Also, that Wikipedia link you are using to support your statement does state that Intel has licensed PowerVR graphics, it does not state that Intel's graphics technologies is based or licensed from PowerVR. What it is referring to is times in the past that Intel has licensed PowerVR graphics for use in systems such as the low-powered Atom computers mentioned above.
 

jaguarskx

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IInuyasha74 is correct.

While there have been some Intel SOC chips that have used tech licensed from PowerVR in the past, the graphic cores in their Core series (and their derivative Celeron / Pentium CPUs) are of Intel's own design. Those same core are used in Bay Trail / Cherry Trail Atom SOC chip.


I suppose it would have been interesting if Larrabee did actually go into production, but I am sure it would have simply been crushed by both AMD and nVidia. There would have been a lot of people who would have scoffed at the idea of buying an Intel discrete GPU.

Since hindsight is 20/20... integrating the graphics core inside the CPU was the best decision Intel could have made. An integrated GPU lowers the overall cost of a PC / laptop for the average non-gamer / office PC due to the fact that a dedicated GPU is no longer necessary. But lets not forget the fact that AMD planned on integrated a GPU inside a CPU which was part of the reason why they bought ATI Technologies.

Thanks to both AMD and Intel low end GPUs are fading out, though AMD still makes them for dual graphics purposes. But probably the biggest impact of integrated graphics for the average consumer is in laptops where it is possible to play some games in a budget laptops using only integrated GPUs.
 

IInuyasha74

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But lets not forget the fact that AMD planned on integrated a GPU inside a CPU which was part of the reason why they bought ATI Technologies.
This is actually an interesting point you bring up, one which I plan to go into more detail on later. AMD actually jumped into this integration idea a lot earlier than most people realize. Most people have forgotten about Cyrix, but for a time in the late 1990s, they produced a CPU package which also contained a graphics and audio processor. AMD bought these and turned it into the Geode. AMD merged even more hardware into it, including the MCU around the same time they released Athlon 64. They were able to sell it at a relatively low price and were extremely successful in terms of sales, and a lot of this was because of the highly-integrated all in one design. AMD has been essentially working towards making a high performance version of that since 2000, and the Kaveri CPUs essentially have all of the same features (integrated GPU, MCU, DSPs for audio, etc.).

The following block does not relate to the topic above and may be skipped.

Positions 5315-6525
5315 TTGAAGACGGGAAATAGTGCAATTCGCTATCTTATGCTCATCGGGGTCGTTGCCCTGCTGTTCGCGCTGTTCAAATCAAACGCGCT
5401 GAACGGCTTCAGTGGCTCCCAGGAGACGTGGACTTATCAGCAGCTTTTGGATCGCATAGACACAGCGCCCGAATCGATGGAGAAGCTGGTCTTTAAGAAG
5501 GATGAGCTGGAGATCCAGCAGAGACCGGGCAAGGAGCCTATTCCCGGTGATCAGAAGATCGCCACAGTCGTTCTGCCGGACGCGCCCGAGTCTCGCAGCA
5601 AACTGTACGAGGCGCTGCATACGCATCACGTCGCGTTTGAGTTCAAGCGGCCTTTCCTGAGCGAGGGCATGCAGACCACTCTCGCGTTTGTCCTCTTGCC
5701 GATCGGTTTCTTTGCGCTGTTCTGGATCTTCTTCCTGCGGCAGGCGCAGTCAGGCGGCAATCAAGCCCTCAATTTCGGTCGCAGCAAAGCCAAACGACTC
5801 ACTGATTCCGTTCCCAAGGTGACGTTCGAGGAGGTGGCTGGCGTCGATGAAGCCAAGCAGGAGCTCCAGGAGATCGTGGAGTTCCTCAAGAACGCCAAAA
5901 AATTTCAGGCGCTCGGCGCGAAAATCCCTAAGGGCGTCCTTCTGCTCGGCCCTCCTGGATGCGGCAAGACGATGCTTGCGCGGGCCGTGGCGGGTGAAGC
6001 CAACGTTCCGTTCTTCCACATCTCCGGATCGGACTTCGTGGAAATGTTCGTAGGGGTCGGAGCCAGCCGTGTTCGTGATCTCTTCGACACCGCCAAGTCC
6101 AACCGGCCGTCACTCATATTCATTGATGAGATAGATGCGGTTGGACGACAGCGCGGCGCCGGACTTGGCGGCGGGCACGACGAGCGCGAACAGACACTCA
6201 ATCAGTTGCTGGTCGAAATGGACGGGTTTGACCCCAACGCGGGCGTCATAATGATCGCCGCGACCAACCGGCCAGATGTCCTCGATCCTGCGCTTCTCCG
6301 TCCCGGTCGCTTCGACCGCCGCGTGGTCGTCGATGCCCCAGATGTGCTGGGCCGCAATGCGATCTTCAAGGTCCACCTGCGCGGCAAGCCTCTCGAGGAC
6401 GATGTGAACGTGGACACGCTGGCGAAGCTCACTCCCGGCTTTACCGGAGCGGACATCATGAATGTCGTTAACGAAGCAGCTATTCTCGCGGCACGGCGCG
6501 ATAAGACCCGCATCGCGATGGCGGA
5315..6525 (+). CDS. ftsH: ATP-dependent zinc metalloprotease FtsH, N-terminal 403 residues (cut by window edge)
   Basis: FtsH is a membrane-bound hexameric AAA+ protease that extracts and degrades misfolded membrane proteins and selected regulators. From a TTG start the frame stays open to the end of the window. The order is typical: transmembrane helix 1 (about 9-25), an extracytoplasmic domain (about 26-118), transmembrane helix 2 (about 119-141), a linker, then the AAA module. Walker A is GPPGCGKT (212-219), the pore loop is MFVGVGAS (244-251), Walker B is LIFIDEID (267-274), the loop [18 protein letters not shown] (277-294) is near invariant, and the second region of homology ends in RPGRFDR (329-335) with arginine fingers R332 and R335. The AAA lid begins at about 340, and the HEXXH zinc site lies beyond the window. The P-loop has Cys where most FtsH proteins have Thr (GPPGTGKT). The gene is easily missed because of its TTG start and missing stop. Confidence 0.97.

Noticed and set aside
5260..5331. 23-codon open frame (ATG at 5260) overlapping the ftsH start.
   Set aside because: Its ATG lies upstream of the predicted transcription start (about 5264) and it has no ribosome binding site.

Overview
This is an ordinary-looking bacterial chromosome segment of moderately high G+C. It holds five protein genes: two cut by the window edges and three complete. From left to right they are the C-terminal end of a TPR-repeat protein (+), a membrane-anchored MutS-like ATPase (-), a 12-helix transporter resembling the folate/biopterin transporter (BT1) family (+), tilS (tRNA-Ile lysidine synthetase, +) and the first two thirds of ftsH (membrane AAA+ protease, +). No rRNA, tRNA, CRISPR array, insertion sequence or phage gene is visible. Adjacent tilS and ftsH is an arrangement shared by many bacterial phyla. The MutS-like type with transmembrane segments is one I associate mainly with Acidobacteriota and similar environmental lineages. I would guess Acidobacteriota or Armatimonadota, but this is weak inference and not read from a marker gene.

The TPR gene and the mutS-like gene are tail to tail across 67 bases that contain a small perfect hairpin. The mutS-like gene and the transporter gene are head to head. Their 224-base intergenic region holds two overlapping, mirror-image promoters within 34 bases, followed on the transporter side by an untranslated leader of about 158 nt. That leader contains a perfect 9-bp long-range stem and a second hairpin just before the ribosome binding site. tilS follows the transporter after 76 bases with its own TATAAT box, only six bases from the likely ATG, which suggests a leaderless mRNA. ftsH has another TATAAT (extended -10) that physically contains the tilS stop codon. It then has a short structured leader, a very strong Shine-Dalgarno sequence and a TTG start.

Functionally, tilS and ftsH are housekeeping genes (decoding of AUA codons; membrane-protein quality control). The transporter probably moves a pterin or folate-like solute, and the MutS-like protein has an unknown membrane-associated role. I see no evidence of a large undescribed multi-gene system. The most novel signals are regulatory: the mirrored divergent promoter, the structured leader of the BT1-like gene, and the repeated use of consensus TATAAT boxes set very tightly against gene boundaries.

Just an interesting bit of information to think over.
 

Jalapenoman

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With their vast resources, and engineering talent, Intel could create a truly powerful enthusiast GPU. Instead they have always opted for good enough.
 

Xander Konrad

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Can Intel ever compete on par with AMD and nVidia in this sector when there's such a big difference in size. GPU cards these day take two or even 3 spots on the mobo while Intel is keeping everything in a tiny package.

wat.
 

cub_fanatic

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A high end discrete Intel GPU would be very cool. Hell, any high end discrete GPU from a 3rd major company would be great for PC users in general just like a 3rd major x86 CPU maker would. It would definitely make the competition more interesting and probably bring prices down while accelerating the advancement of the technology. That would be especially true with desktop GPUs if it is Intel who is that 3rd company because they have their own fab plants. Right now, they would have the only sub 16nm GPUs and they aren't dependent on TSMC or Global Founderies. If Intel had a Titan or Fury class GPU out right now, it would be the most powerful and most power efficient of them all and in a perfect world cost less than both the Titan X and Fury X.